Bidding has closed in the first phase of the Federal Communications Commission’s millimeter wave spectrum auction, with the bid total at more than $7.56 billion.

Since December 10, 35 bidders have been vying for the licenses. After 104 rounds of the clock phase, prices settled for 14,142 spectrum licenses, and just two licenses are still held by the FCC.

Now that the clock phase is complete, the auction moves into an assignment phase for specific blocks of spectrum. During the clock phase, bidders set their sights on either the MN or P licenses in each of  416 geographic Partial Economic Areas that make up the U.S. The MN licenses consist of 24 100-MHz license blocks in the 37 (37.6-38.6 GHz) and 39 GHz frequency ranges, and the P licenses are ten 100-MHz licenses in the 47 GHz frequency range of 47.2-48.2 GHz.

Posted license prices as of the close of round 104 in the clock phase for the top five most expensive license-types were:

-$37.5 million for MN licenses in New York, New York

-$29.46 million for MN licenses in Los Angeles, California

-$13.96 million for MN licenses in Chicago, Illinois

-$11.2 million for MN licenses in Boston, Massachusetts

-$10.55 million for MN licenses in San Francisco, California

The MN licenses raised significantly more bids and interest than the P licenses. In New York City, for instance, the 24 available MN licenses were bid up to $37.5 million, while the 10 P-block licenses went for $4.6 million.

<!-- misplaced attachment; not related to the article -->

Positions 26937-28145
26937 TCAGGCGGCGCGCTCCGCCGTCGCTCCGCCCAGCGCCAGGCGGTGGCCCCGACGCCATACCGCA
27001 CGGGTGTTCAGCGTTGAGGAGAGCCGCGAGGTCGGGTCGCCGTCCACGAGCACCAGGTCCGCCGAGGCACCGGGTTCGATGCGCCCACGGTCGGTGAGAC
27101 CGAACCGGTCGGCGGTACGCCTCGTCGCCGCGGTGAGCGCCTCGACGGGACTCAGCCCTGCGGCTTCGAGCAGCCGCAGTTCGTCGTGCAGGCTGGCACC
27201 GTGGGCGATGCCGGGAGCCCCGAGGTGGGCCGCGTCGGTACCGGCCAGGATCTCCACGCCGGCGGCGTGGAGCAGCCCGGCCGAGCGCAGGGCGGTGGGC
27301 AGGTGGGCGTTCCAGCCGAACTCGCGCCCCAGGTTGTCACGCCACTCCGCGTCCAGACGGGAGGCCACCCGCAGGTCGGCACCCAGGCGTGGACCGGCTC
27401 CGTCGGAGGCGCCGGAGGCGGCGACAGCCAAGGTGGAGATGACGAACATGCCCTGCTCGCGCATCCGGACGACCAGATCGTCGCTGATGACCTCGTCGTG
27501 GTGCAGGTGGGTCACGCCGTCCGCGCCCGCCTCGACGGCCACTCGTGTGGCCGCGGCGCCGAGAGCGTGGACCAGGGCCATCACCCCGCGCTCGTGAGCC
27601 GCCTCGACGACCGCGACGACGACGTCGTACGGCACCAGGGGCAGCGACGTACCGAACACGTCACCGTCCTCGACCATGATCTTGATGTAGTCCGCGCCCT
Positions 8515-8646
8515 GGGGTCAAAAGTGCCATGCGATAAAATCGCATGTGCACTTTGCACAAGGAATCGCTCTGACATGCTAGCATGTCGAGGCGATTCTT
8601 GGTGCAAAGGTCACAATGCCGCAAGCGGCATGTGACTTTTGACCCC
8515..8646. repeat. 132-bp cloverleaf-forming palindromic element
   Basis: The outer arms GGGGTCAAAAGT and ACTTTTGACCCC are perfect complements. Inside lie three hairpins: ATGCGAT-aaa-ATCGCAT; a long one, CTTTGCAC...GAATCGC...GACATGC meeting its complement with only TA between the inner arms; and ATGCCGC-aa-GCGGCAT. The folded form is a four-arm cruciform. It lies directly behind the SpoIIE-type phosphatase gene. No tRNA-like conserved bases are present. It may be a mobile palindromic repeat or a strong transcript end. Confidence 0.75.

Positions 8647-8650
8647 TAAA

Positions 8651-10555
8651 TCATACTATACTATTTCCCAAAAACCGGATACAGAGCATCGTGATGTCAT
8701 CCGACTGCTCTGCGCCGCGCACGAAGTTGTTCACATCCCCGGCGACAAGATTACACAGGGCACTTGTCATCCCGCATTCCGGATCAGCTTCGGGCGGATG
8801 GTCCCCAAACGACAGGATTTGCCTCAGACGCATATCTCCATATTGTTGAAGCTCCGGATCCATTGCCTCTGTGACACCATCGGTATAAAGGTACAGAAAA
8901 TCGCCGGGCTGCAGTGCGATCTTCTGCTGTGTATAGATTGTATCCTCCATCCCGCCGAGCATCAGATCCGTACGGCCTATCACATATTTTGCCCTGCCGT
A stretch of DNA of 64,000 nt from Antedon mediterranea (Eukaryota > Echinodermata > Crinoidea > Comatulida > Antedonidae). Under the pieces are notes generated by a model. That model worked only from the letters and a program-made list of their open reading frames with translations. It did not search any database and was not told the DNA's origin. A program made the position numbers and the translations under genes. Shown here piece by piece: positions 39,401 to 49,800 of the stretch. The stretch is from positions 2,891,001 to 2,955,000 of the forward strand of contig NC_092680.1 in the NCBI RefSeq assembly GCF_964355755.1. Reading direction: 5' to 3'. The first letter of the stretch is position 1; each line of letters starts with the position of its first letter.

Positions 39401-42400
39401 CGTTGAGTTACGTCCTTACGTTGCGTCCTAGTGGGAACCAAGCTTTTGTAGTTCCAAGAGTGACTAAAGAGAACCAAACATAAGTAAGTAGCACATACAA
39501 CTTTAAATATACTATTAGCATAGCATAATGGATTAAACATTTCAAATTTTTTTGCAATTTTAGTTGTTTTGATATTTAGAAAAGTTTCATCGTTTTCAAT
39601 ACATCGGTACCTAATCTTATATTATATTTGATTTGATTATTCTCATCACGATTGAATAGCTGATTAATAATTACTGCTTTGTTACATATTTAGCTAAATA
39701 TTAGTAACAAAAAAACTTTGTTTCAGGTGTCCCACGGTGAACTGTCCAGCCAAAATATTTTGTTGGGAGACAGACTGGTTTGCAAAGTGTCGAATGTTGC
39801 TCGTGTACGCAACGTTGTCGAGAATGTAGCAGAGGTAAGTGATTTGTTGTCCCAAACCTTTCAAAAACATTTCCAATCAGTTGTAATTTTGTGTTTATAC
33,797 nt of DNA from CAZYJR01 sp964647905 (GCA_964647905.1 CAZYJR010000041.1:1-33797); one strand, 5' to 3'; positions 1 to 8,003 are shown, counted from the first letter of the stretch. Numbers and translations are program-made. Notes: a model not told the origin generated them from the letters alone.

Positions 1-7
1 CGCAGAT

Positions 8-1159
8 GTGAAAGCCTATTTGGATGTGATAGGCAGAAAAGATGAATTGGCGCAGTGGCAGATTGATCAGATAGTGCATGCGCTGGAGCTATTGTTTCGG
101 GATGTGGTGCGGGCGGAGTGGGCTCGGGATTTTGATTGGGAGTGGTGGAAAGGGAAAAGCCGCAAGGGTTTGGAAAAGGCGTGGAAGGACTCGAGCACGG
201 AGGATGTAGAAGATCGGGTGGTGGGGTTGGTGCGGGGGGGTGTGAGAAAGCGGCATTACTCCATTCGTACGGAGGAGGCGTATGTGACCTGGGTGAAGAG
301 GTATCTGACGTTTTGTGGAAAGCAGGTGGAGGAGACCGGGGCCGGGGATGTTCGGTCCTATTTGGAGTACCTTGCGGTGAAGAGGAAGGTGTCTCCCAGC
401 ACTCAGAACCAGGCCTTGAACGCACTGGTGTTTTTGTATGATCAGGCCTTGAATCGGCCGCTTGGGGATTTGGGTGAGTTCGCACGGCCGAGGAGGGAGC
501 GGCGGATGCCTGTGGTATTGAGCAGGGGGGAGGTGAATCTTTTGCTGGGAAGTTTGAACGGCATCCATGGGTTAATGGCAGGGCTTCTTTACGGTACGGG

The FCC has authorized either fixed or mobile use in the bands, and the commission has emphasized the sheer amount of spectrum on offer: at 3,400 megahertz, Auction 103 made available the largest amount of spectrum ever offered in an auction.

Auction 103 has already far outstripped the other two millimeter wave auctions in total bids raised. Auction 101 raised only about $702.6 million, because most of the spectrum in the band was already licensed and held  by carriers such as Verizon (which beat out AT&T in a bidding war for Straight Path that was driven by its high-band spectrum holdings) and AT&T (which acquired Fibertower and its mmWave spectrum holdings). Last year’s Auction 102, meanwhile, raised about $2 billion.

Comparatively, the 2017 600 MHz incentive auction raised nearly $19.8 billion, and $19.4 billion was generated in the 700 MHz auction held in 2008; both of those were dwarfed by the more than $44 billion in gross proceeds from the AWS-3 auction that ended in early 2015.


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